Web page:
When some 11,500 members of the Writers Guild of America They went on strike In early May, screenwriter Ed Solomon, like many of his colleagues, was worried about the stagnation of his creativity.
During the two previous writers’ strikes, in 1988 and 2008, Solomon (whose credits include “Bill & Ted’s Excellent Adventure,” “Men in Black” and “Now You See Me”) had taken classes, signed up for a summer film school and a series of fiction writing workshops.
“I was thinking, ‘What can I take that will still bother me?’” he says. “I just hoped to keep pushing myself and challenging myself.”
While searching for similarly stimulating courses earlier this year, Solomon realized that, having worked for decades in Hollywood, he already had access to many of the city’s best film and television writers.
What if, instead of taking a course, you helped lead one? And what if you offered it for free to other writers as a way to foster a sense of community and raise money to help those negatively affected by the strike?
On June 10, Solomon launched the idea to his 94,000 followers on the platform formerly known as Twitter: “If I were to do a series of Zoom workshops during the strike (I was thinking Q&A sessions on various parts of the craft of writing), would anyone show up?”
Three months and a dozen workshops later, the answer has been a resounding yes.
Launched in partnership with the blacklista platform dedicated to empowering Hollywood writers, Solomon’s weekly series, Word by wordhas featured a who’s who of screenwriting luminaries including Judd Apatow, Jesse Armstrong, Eric Roth, JJ Abrams, Lena Dunham, Amy Schumer, Liz Hannah, Sharon Horgan, Craig Mazin, Neil Gaiman, Adele Lim, Chris Miller, Phil Lord , Tracy Oliver and Christopher McQuarrie.
Informal and fluid, the two-hour sessions begin with topics such as “Fear, Failure and Fucking” and “Delineation: A Necessary Evil?” in open, often surprisingly candid conversations about the agonies, ecstasies and detailed mechanics of the writing process.
With each new episode of Word by Word, which is aimed primarily at writers but is open to anyone at no cost, the audience has steadily grown through social media and word of mouth, with more than 1,000 people tuning in for a session recent Zoom. with Charlie Kaufman and Boots Riley.
By soliciting donations from attendees, Word by Word has so far raised approximately $55,000 for three strike funds (the Union Solidarity Coalition, the Entertainment Community Fund and the Hollywood Support Staff Relief Fund) to help not only the writers but also the team members and other people affected by the work stoppage.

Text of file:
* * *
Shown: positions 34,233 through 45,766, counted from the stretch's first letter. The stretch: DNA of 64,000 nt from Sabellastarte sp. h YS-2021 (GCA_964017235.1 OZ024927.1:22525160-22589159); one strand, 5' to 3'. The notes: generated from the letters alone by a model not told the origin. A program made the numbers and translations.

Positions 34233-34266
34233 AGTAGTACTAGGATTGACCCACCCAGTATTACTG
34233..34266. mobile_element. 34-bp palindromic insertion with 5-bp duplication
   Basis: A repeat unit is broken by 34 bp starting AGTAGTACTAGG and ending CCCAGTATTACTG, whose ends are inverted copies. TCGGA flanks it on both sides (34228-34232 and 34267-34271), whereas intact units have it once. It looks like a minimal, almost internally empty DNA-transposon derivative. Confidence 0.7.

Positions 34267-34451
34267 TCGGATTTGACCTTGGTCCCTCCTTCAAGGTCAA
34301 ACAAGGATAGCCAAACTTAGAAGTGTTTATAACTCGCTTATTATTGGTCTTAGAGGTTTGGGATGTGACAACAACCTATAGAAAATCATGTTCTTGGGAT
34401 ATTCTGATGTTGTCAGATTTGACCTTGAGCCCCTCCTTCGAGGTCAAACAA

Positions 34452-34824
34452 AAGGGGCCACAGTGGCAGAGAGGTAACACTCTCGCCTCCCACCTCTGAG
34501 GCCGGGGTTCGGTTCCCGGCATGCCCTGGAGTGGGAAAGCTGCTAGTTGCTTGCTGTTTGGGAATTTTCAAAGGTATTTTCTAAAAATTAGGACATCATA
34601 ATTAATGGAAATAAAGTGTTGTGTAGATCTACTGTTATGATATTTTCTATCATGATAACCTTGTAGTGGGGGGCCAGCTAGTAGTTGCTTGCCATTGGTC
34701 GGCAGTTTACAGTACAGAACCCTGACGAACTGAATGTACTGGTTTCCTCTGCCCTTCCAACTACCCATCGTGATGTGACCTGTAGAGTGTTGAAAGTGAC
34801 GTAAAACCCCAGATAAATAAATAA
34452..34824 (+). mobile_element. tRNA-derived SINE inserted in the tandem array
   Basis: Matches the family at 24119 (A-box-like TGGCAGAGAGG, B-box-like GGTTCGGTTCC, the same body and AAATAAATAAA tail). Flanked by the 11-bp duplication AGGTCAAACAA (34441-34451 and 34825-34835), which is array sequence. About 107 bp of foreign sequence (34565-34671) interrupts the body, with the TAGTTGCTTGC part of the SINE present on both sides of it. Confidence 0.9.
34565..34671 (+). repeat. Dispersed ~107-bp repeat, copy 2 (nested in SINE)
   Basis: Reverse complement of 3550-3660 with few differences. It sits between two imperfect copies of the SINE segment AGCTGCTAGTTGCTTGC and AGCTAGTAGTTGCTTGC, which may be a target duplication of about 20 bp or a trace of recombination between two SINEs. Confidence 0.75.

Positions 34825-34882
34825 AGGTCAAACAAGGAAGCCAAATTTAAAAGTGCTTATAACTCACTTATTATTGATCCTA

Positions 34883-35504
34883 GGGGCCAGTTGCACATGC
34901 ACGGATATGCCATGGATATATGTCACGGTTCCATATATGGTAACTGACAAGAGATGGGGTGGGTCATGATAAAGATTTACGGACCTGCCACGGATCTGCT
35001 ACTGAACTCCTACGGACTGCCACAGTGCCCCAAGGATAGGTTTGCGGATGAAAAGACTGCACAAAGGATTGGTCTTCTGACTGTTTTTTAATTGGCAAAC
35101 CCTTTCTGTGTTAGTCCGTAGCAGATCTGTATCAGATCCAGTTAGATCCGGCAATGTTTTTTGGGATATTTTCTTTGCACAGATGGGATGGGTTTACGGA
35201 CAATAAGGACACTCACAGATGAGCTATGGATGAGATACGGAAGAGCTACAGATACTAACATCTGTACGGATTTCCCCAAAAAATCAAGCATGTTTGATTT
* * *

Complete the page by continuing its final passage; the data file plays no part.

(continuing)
As soon as he saw Solomon’s tweet, Franklin Leonard, who launched the Black List in 2005 to highlight the best unproduced scripts, he knew he wanted to participate. Within moments, Leonard sent Solomon a direct message to begin figuring out how they could collaborate. With the help of Black List Senior Vice President Megan Halpern and other members of the company’s team, Word by Word was up and running two weeks later, with Susanna Fogel and Lena Dunham as its first guests.
“My team and I feel very fortunate to be in this position where we can continue to do the work we’re doing to support the writing community,” says Leonard, who is not a member of the WGA but has been on the picket lines. twice with the rest of his company. “I have said long before the strike that writers are the most underrated community in the industry. So to be part of that work is a real joy, even if this is not the work any of us would like to do and shouldn’t have to do.”
From the beginning, Word to Word’s goal was to go beyond the usual advice given to aspiring screenwriters.
“Our thing was that we didn’t want this to be something that you could read in a book or that could be taught better somewhere else,” says Solomon, who named the workshop after Anne Lamott’s much-loved writing advice book, “Bird by Pájaro.” “It’s really about trying to create access to the inner lives and inner processes of people whose work I admire and who are willing to share it.”
The Word for Word workshops have offered many practical tips and hard-earned wisdom about the craft. (The second half of each two-hour session is dedicated to questions from the audience.)